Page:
We next examined the cell growth inhibition of CAL 27 and Detroit 562 cells under the AAD culture condition. The AAD culture medium showed some cell growth inhibition compared with the complete culture medium (Fig 1C). Although the addition of AZM and CAM at 50 showed no cytotoxicity in the complete culture medium, these macrolide antibiotics induced marked reduction in the viable cell number in the AAD culture medium in both cell lines as well as in MEF cells in a time- and dose-dependent manner (Fig 1C and 1D). In addition, treatment of CAL 27 cells with chloroquine, a well-known autophagy inhibitor , markedly decreased the viable cell number in the AAD culture medium (S1 Fig). The cytotoxicity of AZM was more potent than that of CAM in HNSCC cell lines, and there appeared to be a good correlation with the efficacy for blocking autophagy shown in Fig 1B. Therefore, blocking the efficiency of autophagy appeared to be involved in the mechanism of cytotoxicity under the AAD culture condition. Notably, the addition of amino acids in the AAD medium completely cancelled the cytotoxic effect of macrolides in CAL 27 cells (Fig 1E). When we added the essential and non-essential amino acids respectively in the AAD medium, supplementation of the essential amino acids has more efficiently but not completely cancelled the AZM-induced cell death than supplementation of the non-essential amino acids (S2 Fig). This indicates that the cytotoxic effect of macrolides can be induced only under the shortage of intracellular amino acids.
To examine whether apoptosis is involved in the cytotoxicity of macrolides, CAL 27 cells were treated with AZM/CAM in the AAD culture medium in the presence or absence of a pan-caspase inhibitor, Z-VAD-fmk, or an RIP1 kinase inhibitor, necrostatin-1 . As shown in Fig 2A, Z-VAD-fmk, but not necrostatin-1, attenuated the macrolide-induced cytotoxicity in a dose-dependent manner. In addition, immunoblotting with anti-PARP Ab showed the cleavage of PARP in AZM/CAM-treated CAL 27 cells under the AAD culture condition (Fig 2B). Furthermore, flow cytometry showed an increase in the number of Annexin V/PI-positive cells (Fig 2C). All these data indicate apoptosis induction in response to AZM/CAM treatment under the AAD culture condition.
(A) CAL 27 cells in the AAD culture medium containing 10% FBS with or without macrolides were treated with various concentrations of either Z-VAD-fmk (upper panel) or necrostatin-1 (lower panel). Data are presented as means ± SEM. *p < 0.05 (vs without Z-VAD-fmk/necrostatin-1). (B) Immunoblotting with PARP Ab from the cell lysates of CAL 27 cells cultured in the complete culture medium or AAD culture medium with or without macrolides for 12 hrs. Immunoblotting with anti-GAPDH mAb was used as an internal control. Cell lysate derived from HL-60 cells treated with vitamin K2 for 48 hrs was used as a positive control for apoptosis induction . (C) Flow cytometry with annexin V/PI double staining after 24-hr treatment of CAL 27 cells with AZM/CAM (50 μM) in the complete culture medium or AAD culture medium containing 10% FBS. Numbers indicate the percentage of the cells in each area.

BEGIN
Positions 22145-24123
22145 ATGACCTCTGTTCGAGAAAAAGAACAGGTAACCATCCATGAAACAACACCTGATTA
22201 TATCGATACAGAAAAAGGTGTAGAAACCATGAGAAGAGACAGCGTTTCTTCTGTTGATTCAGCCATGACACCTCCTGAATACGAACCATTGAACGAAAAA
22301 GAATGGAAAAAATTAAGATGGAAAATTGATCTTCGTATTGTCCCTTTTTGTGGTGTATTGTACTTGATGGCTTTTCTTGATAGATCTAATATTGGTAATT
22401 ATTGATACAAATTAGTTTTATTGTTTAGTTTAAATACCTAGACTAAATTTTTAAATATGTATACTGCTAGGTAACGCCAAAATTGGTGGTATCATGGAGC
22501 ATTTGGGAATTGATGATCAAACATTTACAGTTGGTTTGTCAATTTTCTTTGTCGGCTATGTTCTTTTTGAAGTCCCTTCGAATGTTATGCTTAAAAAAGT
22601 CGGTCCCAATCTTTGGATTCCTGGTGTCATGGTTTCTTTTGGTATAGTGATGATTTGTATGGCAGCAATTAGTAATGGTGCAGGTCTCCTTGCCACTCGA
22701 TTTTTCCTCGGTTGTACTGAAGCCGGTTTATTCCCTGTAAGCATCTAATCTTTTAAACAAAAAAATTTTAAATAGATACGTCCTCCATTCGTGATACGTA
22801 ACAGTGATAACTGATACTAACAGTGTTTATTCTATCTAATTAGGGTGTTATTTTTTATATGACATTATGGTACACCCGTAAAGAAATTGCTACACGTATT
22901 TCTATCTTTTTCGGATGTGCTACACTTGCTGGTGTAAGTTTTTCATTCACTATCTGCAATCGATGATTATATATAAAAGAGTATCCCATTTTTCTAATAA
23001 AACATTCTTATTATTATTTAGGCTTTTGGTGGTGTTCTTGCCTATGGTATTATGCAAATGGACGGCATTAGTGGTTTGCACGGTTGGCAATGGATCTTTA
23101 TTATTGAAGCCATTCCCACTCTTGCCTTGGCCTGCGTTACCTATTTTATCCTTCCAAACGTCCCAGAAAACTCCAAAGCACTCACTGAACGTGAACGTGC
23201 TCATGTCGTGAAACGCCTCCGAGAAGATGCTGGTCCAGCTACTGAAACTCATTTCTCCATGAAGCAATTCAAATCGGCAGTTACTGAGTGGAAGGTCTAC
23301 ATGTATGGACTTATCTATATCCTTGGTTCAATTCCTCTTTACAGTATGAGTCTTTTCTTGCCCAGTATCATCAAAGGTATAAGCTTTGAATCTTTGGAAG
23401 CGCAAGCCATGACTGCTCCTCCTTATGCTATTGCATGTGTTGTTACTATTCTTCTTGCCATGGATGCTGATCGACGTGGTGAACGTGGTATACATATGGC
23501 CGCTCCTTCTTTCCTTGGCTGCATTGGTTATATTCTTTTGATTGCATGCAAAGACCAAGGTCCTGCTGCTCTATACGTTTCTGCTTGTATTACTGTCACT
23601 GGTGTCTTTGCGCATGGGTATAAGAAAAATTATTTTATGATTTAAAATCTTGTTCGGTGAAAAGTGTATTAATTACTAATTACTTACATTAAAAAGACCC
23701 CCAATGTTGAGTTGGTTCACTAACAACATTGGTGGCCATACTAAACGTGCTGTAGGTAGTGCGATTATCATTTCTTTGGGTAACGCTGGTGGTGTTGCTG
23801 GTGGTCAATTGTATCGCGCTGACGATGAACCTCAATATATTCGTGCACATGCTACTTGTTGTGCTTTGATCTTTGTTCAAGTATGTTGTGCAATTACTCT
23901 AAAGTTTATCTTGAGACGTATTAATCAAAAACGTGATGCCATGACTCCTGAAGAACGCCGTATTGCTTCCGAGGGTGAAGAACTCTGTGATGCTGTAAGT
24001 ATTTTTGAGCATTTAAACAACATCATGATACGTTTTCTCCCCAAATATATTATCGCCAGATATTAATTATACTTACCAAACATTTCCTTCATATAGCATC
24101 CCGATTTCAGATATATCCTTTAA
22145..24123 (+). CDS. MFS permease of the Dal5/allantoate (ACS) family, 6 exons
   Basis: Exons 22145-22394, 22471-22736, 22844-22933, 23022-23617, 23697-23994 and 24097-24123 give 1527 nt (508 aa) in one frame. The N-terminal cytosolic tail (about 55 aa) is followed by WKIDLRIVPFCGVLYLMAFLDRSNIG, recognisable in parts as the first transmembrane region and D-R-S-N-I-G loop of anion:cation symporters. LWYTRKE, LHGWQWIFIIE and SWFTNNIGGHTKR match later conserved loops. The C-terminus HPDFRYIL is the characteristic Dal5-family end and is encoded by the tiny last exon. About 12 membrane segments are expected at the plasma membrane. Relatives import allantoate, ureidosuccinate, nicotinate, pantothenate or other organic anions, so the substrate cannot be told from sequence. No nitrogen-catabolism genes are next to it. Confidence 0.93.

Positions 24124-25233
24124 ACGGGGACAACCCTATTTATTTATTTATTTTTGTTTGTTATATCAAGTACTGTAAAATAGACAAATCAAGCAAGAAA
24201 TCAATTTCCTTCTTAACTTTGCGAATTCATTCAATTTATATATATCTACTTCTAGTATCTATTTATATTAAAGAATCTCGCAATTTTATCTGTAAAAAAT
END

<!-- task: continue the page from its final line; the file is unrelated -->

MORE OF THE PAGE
We next confirmed the dependency on autophagy inhibition for macrolide-induced cell death under the AAD culture condition using the m5-7 cell line, which is the atg5 tet-off MEF system . Pretreatment of m5-7 cells with doxycycline (Dox) for knockout of the atg5 gene resulted in complete autophagy inhibition as exhibited by the absence of LC3B-II induction in any of the conditions tested (Fig 3A). Under the AAD culture condition, Dox-pretreated m5-7 cells apparently showed a more reduced cell viability than Dox-untreated control cells (Fig 3B). Under complete autophagy inhibition in Dox (+) m5-7 cells, AZM treatment did not induce further enhancement of cell growth inhibition (Fig 3C). This indicates that the cytotoxicity of macrolides is directly linked with autophagy inhibition.
(A) m5-7 cells were pre-treated with/without doxycycline (Dox, 10 ng/mL) for 7 days for complete autophagy inhibition. Subsequently, the cells were further treated with/without macrolides for 24 hrs under the complete culture or AAD culture conditions. The cellular proteins were separated by 15% SDS-PAGE, and immunoblotted with LC3B Ab. Immunoblotting with anti-GAPDH mAb was used as an internal control. The positive control was the cell lysate derived from PANC-1 cells treated with AZM (50 μM) for 24 hrs and used in a previous report . (B) After Dox treatment, m5-7 cells were cultured in the complete culture medium or AAD culture medium containing 10% FBS for 24 hrs. Viable cell numbers were assessed and expressed as percentage to the viable cells cultured in the complete culture medium at each indicated culture period. Data are presented as means ± SEM. *p < 0.05 (Dox (-) vs Dox (+)). (C) Cell growth inhibition of m5-7 cells cultured under the AAD culture condition with or without macrolides for 24 hrs. Data are presented as means ± SEM. *p < 0.05 (vs control). ‘n.s.’ indicates ‘not significant’.
Involvement of CHOP induction for macrolide-induced cell death under AAD culture condition